WTTC History - WTTC2019 Budapest
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WTTC History

The first World Table Tennis Championships was held in 1926 in London. At that time winners were celebrated in men’s and women’s singles, men’s doubles, mixed doubles and men’s teams. Female doubles and teams made their debut in 1928 and 1934, respectively.

In the first period, the World Championships were usually held annually, but there were years when no World Championships was organized, or there were two competitions is the same year. The Second World War caused a longer break (1940-1946). The World Championships were launched every two years starting with the World Championships in Stockholm in 1957.

The first individual World Championships (which included only singles and doubles) was organized in 1999, while the World Team Table Tennis Championships, which include men’s team and women’s team events, were first their own competition in 2000. The 2001 Osaka World Championships has been the last one in which individual competitions and team competitions have been played. Since 2003, ITTF has been organizing the individual World Championships in the odd years, and the Team Championships are held in even-numbered years.

London hosted the World Table Tennis Championships the most times (5). Budapest is in second place, tied with the quadruple host Paris and Stockholm.

In the first ten years, the Hungarians dominated the World Champs. For the next similar dominance had to wait until the 1950s when the Japanese conquered the world. From the seventies, the Chinese became the ones to beat, and their dominance has been continuing since then, with more or fewer interruptions.

At the World Table Tennis Championships, there are different trophies for the winners in each event. The cups are held by the winning Table Tennis Association and returned for the next World Championships.

The men’s single winner receives the St. Bride Vase, which was raised by the Hungarian Viktor Barna most often, five times. The Geist Prize, for the Women’s Singles World Championship, donated in 1931 by Dr. Gaspar Geist, President of the Hungarian TTA. The late Angelica Rozeanu (ROM, ISR) won the Championships a record 6 consecutive times (1950-55).

Hungary won the men’s team event in each of the first 5 World Championships, and a total of 12 times, the last in 1979. China has won the Cup a record 21 times, beginning in 1961. China also has 21 gold at the top of the list in women’s team. The original Corbillon Cup (for the women’s team winner) disappeared during the early days of the Berlin occupation after World War II – the German women’s team won the cup in the 1939 World Championships in Cairo. The German TT Federation paid for an exact replacement made in 1949.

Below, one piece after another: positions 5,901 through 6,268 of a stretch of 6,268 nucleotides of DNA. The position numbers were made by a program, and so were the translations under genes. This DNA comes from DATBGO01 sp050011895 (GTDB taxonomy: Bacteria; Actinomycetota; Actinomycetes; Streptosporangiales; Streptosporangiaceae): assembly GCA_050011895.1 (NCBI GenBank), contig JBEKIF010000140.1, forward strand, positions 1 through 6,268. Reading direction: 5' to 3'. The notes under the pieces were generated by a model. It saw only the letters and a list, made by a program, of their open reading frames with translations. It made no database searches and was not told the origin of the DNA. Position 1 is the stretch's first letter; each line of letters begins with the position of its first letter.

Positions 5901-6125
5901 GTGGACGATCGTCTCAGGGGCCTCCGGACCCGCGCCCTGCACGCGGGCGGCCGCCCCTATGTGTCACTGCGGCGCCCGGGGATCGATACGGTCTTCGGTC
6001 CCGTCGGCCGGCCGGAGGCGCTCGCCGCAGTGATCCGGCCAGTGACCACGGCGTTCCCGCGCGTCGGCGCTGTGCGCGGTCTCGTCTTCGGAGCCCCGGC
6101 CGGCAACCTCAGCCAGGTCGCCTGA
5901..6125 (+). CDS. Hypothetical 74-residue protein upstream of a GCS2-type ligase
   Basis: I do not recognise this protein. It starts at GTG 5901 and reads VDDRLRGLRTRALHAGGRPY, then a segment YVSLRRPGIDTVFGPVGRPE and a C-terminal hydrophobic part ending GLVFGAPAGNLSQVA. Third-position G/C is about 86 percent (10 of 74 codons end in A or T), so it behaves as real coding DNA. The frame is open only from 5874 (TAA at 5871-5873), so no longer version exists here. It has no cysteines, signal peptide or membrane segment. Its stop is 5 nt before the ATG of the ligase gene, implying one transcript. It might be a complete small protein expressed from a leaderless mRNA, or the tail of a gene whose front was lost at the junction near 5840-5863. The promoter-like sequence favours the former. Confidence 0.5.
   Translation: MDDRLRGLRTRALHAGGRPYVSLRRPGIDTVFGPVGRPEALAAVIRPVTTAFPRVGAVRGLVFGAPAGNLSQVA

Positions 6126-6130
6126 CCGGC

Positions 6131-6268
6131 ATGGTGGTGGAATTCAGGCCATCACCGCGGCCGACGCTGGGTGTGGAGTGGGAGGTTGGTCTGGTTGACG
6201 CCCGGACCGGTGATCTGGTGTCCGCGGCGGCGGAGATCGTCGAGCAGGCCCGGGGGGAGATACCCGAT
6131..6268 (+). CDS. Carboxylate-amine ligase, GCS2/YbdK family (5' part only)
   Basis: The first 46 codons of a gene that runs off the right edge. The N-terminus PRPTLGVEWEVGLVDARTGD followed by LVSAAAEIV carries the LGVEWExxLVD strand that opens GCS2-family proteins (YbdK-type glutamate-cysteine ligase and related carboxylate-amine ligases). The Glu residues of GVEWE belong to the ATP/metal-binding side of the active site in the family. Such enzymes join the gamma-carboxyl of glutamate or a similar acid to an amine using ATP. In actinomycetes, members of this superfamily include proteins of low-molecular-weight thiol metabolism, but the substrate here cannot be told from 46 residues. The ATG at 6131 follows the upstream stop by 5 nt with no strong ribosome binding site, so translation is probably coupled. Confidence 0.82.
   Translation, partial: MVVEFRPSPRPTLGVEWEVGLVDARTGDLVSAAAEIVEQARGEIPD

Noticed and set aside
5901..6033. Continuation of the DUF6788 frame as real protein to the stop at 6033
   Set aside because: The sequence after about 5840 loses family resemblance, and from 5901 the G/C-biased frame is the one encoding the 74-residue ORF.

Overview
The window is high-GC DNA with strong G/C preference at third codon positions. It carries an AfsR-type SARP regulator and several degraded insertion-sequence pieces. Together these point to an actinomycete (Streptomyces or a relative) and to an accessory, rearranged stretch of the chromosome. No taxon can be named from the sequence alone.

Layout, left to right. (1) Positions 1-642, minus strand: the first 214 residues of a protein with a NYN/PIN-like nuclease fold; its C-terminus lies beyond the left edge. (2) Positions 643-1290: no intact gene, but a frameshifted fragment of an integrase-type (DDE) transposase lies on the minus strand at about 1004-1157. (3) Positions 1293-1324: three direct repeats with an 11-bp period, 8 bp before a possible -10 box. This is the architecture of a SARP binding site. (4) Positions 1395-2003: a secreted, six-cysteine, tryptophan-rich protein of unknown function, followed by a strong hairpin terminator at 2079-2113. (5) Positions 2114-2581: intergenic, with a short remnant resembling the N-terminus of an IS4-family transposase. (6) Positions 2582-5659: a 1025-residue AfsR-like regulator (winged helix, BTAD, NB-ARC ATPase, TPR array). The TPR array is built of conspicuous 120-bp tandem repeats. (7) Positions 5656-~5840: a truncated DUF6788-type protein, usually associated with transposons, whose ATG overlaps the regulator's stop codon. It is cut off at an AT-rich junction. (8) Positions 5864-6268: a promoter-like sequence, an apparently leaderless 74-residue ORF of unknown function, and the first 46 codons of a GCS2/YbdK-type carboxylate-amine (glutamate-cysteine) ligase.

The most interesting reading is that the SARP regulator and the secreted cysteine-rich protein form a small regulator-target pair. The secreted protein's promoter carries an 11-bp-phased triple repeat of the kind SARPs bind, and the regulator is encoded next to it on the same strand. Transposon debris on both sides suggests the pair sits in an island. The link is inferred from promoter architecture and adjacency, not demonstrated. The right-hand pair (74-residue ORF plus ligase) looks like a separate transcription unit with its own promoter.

The Iran Cup, for the men’s doubles World Champions, was presented at the 1947 World Championships by the Shah of Iran. The most successful men’s doubles partners were Viktor Barna and Miklós Szabados, who won the vase 6 out of 7 years beginning in 1929. Barna also won in 1933 with Sándor Glancz and again in 1939 with Richard Bergmann.

The record holder in women’s doubles is also a Hungarian duo. Mária Mednyánszky and Anna Sipos got six gold in a row, Mednyánszky also winning with Austrian Flamm Fanchette.

Mednyánszky partnered with Zoltán Mechlovits (1926, 1928), Szabados (1930, 1931, 1933 Paris) and István Kelen (1933 Baden bei Wien) to win the mixed double’s title a record 6 times.

The Egypt Cup presented at the World Championships to the host nation of the next World Championships. The Cup was donated in 1939 by King Farouk of Egypt, and it represents the friendship of the Championships.

China is the most successful country in the history of World Table Tennis Championships, winning 395 medals (140 gold, 102 silver, 153 bronze), so they can reach the milestone of 400 medals in Budapest. In the second place, Hungarians stand with 202 medals (68 gold, 58.5 silver, 75.5 bronze), and the third Japanese have 154 medals (48 gold, 34 silver, 72 bronze).

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